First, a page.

The US Already Has A Wealth Tax

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In Model­ing A Wealth Tax, Paul Gra­ham writes:

Even a 0.5% wealth tax would start to keep founders away from a state or coun­try that im­posed it.
The US, how­ever, effec­tively already has a ~0.3%-0.4% wealth tax.

Speci­fi­cally, the long-term cap­i­tal gains rate in the US is 20% for high earn­ers (like the startup founders Gra­ham de­scribes) and the IRS taxes nom­i­nal gains. This means that part of what they’re tax­ing is real gains, but an­other part is imag­i­nary gains due to in­fla­tion. This is not ex­actly the same curve as a per­centage wealth tax, be­cause while it starts at to­tal in­fla­tion * cap­i­tal gains it asymp­tot­i­cally ap­proaches the cap­i­tal gains tax rate. You can see this in the ex­treme: if in­fla­tion is high enough or you hold your money long enough, effec­tively ev­ery­thing you have is cap­i­tal gains, and when you sell you’ll be taxed at the cap­i­tal gains rate.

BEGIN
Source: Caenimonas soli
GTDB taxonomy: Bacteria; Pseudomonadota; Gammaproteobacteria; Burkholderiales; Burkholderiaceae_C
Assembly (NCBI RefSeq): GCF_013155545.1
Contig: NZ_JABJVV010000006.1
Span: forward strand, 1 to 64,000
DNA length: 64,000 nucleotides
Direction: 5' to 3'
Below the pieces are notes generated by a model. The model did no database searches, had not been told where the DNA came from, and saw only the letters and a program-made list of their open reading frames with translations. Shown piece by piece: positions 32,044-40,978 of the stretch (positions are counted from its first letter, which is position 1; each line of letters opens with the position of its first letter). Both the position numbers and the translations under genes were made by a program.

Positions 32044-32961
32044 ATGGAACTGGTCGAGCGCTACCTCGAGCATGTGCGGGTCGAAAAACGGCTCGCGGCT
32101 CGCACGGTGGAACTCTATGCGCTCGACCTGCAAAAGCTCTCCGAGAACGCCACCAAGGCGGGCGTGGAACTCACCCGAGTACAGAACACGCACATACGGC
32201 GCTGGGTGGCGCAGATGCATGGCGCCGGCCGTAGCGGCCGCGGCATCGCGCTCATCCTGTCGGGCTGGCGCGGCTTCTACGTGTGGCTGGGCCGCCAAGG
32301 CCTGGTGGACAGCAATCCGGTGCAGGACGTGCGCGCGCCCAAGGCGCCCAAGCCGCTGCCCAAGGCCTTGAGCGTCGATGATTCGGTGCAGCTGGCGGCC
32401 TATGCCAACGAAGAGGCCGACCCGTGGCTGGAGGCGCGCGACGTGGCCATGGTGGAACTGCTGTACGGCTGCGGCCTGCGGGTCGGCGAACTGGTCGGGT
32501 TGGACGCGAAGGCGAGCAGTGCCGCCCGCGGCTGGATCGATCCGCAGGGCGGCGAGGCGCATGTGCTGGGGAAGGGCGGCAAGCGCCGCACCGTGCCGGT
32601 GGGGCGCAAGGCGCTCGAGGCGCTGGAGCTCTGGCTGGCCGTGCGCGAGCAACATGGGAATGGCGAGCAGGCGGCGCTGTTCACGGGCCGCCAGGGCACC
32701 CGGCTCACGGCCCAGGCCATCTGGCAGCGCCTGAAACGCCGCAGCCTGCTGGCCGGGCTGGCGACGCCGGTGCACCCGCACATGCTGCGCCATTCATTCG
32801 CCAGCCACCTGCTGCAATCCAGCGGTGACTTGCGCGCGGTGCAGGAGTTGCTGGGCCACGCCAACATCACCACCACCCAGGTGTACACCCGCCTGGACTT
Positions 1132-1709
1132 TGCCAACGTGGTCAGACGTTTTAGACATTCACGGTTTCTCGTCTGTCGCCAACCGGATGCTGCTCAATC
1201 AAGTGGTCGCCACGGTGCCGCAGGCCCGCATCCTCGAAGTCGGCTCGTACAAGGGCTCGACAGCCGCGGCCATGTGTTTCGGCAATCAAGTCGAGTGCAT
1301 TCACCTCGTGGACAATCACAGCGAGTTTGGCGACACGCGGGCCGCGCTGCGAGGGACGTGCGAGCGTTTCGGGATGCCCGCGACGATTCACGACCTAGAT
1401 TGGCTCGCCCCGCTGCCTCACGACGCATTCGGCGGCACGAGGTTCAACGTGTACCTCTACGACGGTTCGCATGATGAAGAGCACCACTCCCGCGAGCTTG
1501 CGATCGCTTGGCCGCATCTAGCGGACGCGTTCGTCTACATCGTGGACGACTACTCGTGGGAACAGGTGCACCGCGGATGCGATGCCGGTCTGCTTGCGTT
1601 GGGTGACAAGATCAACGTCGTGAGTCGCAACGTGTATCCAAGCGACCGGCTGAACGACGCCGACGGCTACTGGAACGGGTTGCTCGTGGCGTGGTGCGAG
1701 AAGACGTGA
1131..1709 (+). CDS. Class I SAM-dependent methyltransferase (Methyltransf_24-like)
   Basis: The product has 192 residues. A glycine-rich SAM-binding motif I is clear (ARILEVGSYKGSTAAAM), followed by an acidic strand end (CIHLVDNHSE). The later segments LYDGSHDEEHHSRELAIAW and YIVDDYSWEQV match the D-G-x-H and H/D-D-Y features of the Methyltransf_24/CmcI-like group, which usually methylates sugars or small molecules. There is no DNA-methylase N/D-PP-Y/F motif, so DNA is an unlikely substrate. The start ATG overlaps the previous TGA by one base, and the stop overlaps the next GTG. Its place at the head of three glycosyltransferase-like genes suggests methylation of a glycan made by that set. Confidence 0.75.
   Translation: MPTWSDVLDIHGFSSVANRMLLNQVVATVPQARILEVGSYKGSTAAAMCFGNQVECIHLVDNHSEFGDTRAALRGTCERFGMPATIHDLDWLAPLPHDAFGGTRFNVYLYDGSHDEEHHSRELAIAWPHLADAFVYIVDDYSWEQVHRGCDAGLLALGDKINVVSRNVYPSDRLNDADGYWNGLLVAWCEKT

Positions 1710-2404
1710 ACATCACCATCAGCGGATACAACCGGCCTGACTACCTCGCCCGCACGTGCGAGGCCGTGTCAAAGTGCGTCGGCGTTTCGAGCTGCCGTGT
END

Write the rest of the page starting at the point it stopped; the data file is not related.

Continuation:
In­fla­tion is about 2.4% (the an­nual CPIAUCSL change from Jan­uary 1990 to Jan­uary 2020) and the long-term cap­i­tal gains rate is 20%, so we have some­thing close to a 0.4% wealth tax over 20y, or a 0.3% wealth tax over 50y:

(sheet; shows a real in­ter­est rate of 0% for illus­tra­tion pur­poses)

To be con­crete, imag­ine you had $100 in 2000, and in­vested it in the US stock mar­ket. In 2020 it’s worth $250 and you sell it. Your nom­i­nal gain is $150, and that’s what the IRS will tax you on. But your real gain is only $100; the rest is 2020 dol­lars be­ing about 23 as valuable as 2000 dol­lars. Tax­ing this differ­ence is tax­ing wealth.

This makes me think that Gra­ham is over­stat­ing his claim, since the US is very pop­u­lar for star­tups and has a wealth tax nearly as high as he dis­cusses.